54. The Town: Two Parties And A Funeral — Plus Plenty Of Valet Parking! — In America's Gilded Capital

This TownWhew! It was a race to get this thing finished before it was due today (because the worst thing in the world would be for me to have a library fine). I am the first person in the library to read it (I requested the library purchase it after hearing a review of it somewhere.)  I am a news junkie, and I knew most of the people that Leibovich talks about in the book. 

I am not sure if this would appeal to everyone, but it was fascinating to read how MONEY motivates everything in the US Capitol! 

Here is the blurb:
New York Times political feature correspondent examines the power wars and exploitative practices of the government in Washington, D.C., revealing how journalism careers are made and broken while news events and scandals are used as networking platforms.
The following excerpt really sums up Washington, D.C. The context is a group of Sarah Palin loyalists protesting at a party for Game Change, a movie which portrays Palin in an unfavorable light: 

They [the protesters] reiterated the former Alaska governor's oft-quoted charge that Game Change was based on "false narrative." Whether it was or not, much of Washington ceased being about true narratives long ago, anyway.  It is about virtual reality the video game is which we are all characters and try to be players It brought to mind a line that I had underlined years ago, in 1993, from the late great Michael Kelly, in a New York Times Magazine profile of David Gergen ("Master of the Game," it was titled). "What happens in the political world is divorced from the real world," he wrote, "It exists for only the fleeting historical moment, in a magical movie of sorts, a never-ending and infinitely revisable docudrama. Strangely, the faithful understand that the movie is not true -- yet also maintain that it is the only truth that really matters." (I didn't write down the page number before I returned the book! Sorry!)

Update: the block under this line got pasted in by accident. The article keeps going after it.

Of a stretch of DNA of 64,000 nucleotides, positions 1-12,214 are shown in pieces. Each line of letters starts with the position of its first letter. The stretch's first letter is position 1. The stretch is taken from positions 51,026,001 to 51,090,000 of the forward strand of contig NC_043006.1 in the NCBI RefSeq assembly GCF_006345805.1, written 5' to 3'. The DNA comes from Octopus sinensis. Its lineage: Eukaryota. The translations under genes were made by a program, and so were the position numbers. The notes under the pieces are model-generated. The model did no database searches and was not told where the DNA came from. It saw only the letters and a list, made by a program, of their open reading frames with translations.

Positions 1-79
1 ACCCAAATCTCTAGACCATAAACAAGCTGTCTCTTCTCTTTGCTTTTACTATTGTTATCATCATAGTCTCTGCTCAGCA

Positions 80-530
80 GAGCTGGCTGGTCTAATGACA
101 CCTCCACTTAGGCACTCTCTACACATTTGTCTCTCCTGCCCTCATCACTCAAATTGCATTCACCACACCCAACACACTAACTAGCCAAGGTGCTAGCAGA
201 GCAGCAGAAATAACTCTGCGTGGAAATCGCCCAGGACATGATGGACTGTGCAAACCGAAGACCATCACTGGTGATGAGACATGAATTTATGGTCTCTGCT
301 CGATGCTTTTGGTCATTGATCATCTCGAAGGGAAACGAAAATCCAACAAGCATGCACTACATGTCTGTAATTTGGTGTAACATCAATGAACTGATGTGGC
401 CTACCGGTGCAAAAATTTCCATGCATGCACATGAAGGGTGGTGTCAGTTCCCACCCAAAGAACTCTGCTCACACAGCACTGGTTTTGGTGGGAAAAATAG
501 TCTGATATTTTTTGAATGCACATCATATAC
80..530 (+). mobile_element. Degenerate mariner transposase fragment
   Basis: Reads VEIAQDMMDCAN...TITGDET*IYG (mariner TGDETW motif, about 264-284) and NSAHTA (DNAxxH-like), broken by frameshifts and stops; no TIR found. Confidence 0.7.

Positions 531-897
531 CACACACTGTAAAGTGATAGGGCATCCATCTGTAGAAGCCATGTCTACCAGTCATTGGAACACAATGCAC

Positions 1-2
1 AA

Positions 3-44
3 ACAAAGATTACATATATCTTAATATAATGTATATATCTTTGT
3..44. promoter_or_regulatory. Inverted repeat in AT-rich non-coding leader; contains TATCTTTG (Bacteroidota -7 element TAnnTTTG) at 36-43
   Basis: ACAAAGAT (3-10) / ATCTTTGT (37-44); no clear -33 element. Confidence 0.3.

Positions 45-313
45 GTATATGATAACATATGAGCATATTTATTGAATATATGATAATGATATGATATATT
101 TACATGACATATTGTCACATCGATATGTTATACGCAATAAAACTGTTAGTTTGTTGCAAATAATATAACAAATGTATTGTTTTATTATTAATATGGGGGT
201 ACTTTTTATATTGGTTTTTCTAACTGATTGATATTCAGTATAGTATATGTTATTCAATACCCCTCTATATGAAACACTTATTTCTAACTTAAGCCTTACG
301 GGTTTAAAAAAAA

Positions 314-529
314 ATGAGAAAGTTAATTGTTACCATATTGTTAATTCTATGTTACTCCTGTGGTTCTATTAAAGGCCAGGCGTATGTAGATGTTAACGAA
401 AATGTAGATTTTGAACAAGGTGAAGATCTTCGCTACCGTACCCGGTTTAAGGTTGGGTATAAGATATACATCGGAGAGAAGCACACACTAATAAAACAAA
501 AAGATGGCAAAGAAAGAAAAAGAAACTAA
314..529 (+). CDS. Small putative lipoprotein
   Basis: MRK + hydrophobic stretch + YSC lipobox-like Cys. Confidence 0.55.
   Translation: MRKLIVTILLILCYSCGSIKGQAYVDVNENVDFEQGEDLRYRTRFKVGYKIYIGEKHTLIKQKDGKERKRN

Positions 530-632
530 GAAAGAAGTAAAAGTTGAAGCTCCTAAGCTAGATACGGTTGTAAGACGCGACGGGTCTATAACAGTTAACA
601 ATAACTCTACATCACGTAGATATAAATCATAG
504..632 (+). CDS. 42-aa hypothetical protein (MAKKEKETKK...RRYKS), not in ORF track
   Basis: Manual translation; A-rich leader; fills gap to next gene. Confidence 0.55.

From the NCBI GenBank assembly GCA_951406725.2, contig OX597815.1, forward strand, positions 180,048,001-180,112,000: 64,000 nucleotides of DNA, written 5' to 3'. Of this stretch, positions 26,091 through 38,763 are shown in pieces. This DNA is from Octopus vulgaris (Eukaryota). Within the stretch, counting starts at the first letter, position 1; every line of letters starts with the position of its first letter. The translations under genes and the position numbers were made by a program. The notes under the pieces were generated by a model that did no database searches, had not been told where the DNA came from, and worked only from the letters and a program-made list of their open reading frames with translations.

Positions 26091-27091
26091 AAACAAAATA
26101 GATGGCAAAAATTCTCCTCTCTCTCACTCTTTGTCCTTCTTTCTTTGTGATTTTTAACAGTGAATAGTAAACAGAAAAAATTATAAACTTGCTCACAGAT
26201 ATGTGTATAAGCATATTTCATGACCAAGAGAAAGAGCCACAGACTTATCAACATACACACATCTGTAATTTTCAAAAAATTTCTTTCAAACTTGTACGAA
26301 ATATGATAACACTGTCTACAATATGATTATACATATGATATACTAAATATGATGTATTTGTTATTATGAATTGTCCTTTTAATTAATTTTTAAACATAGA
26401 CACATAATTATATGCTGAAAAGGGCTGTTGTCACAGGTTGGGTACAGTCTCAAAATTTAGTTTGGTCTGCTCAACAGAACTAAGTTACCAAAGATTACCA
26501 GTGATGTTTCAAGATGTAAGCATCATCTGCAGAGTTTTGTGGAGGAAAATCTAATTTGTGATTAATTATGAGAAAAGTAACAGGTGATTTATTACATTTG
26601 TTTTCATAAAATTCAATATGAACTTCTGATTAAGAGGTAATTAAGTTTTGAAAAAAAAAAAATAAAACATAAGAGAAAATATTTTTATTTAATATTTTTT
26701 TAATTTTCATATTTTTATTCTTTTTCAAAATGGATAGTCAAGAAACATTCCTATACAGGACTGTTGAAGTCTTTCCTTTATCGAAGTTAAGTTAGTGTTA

This sums up much of what the book is about. The games that all the people in Washington play, and much of it comes down to greed (Washington, D.C. has a very low unemployment rate compared to the rest of the country because government is BIG BUSINESS!). 

This book made me want to walk the streets of D.C. and the halls of Congress and just pray. I even looked up how much it would cost for a plane ticket to go and do just that. I still might. I am troubled by what this book brings to light, but I sort of already knew how bad it was. I wish that could all change, but the power is not in the people. In fact, the book makes a point of saying that the Washington elite think we are too dumb to really know anything! So sad!
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